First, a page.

Tag Archives: nonfiction

Ballet for Martha

Making Appalachian Spring
By Jan Greenburg and Sandra Jordan
Illustrated by Brian Floca
Published by Roaring Book Press, 2010
Creating a ballet performance is a team effort, and choreographer Martha Graham works with experts in their fields to create the music and the set to go along with her vision.
A great book for older elementary and middle school students interested in dance and also a good book for illustrating collaboration amongst adults.
Awards: Orbiz Pictus Award for Outstanding Nonfiction
Accessed: Augusta County Library

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Insect Detective

By Steve Voake
Illustrated by Charlotte Voake
Published by Candlewick Press 2009
This nonfiction work illustrates the amazing world of insects and all the work that they do.
Great for classes studying insects in science class as an introduction to the variety of insects even in one’s own back yard.
Awards: Junior Library Guild Selection
Accessed: Augusta County Library

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Pablo Neruda: Poet of the People

By Monica Brown
Illustrated by Julie Pashkis
Published by Henry Holt and Company, 2011
Neftali loved words and surrounded himself with words from a young age. His father disapproved of his writing and so he started publishing his work under then name Pablo Neruda at the age of 16. He wrote about the people of Chile and their struggles.
Great for middle and high school English classes when studying poetry. This beautiful book uses the words in his poetry to illustrate the book in a marvelous way.
Awards: Kirkus Starred Review, 2012 Annual Orbis Pictus Award Honor Book
Accessed: Augusta County Library

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A River of Words

The Story of William Carlos Williams
By Jen Bryant
Illustrated by Melissa Sweet
Published by Eerdmans Books, 2008
When Willie Williams was growing up, he loved words and writing poetry. However, he needed a way to make a living, so he became a family doctor and practiced medicine for 40 years. All during that time, though, he never stopped writing. This is the story of William Carlos Williams– doctor, poet, and legend.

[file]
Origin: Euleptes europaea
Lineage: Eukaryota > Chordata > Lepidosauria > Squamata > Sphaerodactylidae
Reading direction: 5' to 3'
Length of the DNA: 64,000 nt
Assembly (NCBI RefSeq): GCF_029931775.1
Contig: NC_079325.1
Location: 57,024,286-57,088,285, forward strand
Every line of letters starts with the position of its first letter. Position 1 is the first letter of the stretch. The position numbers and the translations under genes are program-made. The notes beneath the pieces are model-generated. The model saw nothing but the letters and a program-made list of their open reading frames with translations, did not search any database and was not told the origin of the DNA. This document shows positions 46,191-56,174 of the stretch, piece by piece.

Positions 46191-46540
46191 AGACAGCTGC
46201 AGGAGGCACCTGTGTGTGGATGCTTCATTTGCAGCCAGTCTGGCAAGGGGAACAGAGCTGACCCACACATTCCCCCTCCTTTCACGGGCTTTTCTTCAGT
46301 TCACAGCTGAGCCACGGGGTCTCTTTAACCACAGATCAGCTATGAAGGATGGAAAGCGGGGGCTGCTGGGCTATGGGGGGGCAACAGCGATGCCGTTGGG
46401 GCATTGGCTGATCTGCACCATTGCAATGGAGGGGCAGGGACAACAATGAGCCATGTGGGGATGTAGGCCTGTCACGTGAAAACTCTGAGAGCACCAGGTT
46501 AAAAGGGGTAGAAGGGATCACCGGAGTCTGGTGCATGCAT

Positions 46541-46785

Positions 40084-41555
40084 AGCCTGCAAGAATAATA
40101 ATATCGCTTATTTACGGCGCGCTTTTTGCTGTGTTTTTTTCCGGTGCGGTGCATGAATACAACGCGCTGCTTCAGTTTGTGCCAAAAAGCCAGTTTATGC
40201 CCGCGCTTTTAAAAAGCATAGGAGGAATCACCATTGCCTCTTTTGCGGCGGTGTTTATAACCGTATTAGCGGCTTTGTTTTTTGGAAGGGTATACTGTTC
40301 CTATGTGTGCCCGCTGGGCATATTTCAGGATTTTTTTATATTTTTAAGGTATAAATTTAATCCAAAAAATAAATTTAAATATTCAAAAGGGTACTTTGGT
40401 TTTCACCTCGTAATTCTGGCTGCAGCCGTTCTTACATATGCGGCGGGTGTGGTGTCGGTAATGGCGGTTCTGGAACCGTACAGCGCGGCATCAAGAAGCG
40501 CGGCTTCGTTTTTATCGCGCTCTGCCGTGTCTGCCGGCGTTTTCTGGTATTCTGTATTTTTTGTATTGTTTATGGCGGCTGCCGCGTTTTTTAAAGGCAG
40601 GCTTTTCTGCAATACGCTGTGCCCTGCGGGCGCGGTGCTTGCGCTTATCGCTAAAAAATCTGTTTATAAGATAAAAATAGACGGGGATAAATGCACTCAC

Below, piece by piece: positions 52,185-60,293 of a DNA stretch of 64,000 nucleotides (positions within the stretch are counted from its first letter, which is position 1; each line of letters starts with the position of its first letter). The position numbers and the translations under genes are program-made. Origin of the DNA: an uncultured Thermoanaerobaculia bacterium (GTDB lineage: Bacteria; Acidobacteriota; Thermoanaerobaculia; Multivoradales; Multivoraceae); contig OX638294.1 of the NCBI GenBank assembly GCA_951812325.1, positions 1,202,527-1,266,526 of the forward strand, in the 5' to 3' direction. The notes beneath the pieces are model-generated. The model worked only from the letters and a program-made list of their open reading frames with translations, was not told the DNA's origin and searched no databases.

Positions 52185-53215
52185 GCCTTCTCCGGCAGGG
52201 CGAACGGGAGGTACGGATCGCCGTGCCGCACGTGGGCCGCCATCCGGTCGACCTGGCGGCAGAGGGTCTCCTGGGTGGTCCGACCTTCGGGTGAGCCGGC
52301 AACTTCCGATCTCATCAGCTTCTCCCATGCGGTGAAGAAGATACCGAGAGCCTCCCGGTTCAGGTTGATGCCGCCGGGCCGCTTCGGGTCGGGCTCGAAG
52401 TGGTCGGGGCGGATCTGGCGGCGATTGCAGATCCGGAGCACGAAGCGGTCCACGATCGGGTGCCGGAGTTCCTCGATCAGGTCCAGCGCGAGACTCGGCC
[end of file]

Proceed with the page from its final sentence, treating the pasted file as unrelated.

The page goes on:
Great for middle and high school English class! I bought a copy for my own middle school classroom. WCW is studied, and it will be nice to have an additional resource for poetry units.
Awards: Caldecott Honor
Accessed: Augusta County Library

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When Marian Sang

By Pam Muñoz Ryan
Illustrated by Brian Selznick
Published by Scholastic Press, 2002
Marian Anderson was a world-renowned singer in her heyday– but she wasn’t always that way. Struggling to become a singer during the time of the civil rights movement, segregation and prejudice, Anderson’s voice wasn’t always enough to get her through. This true story about a cornerstone of 20th Century music tells a tale of tenacity and hope.
Great biographical sketch of an African American singer for young researchers for late elementary and middle grades.
Awards: Sibert Honor Winner, ALA Notable Picture Book
Amos & Boris is a 1971 New York Times Book Review Best Illustrated Book of the Year, Notable Children’s Book of the Year, and Out

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America is Under Attack

By Don Brown
Published by Flashpoint, 2011

Arguably the most profound occurrence of the 21st Century was the attacks on the World Trade Center on September 11, 2001. Brown takes his readers through the tragedy in a concise way, giving credit to the people who were heroes that day.

A good introduction to the terrorist threat era of the 21st century, how it began and what happened on that fateful day. Good for all ages, though may be inappropriate for young children.

Awards: One of School Library Journal’s Best Nonfiction Books of 2011

One of Horn Book’s Best Nonfiction Books of 2011

Accessed: Augusta County Library

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Mermaid Queen

by Shana Corey

Illustrated by Edwin Fotheringham

Published by Scholastic Press, 2009

Annette Kellerman was a girl who, in the early 1900’s, changed swimming forever.  She was born unable to walk, but she could swim.  Soon she was winning races and setting records.  She also loved to dance in the water, and she pioneered female aquatics as well as swim suits that were not heavy and cumbersome.  She made waves– both literally and figuratively– and paved the way for female athletes that followed.

Another great biography about a female pioneer– great for preliminary research or just as a good read for late elementary students.

Accessed: Augusta County Library

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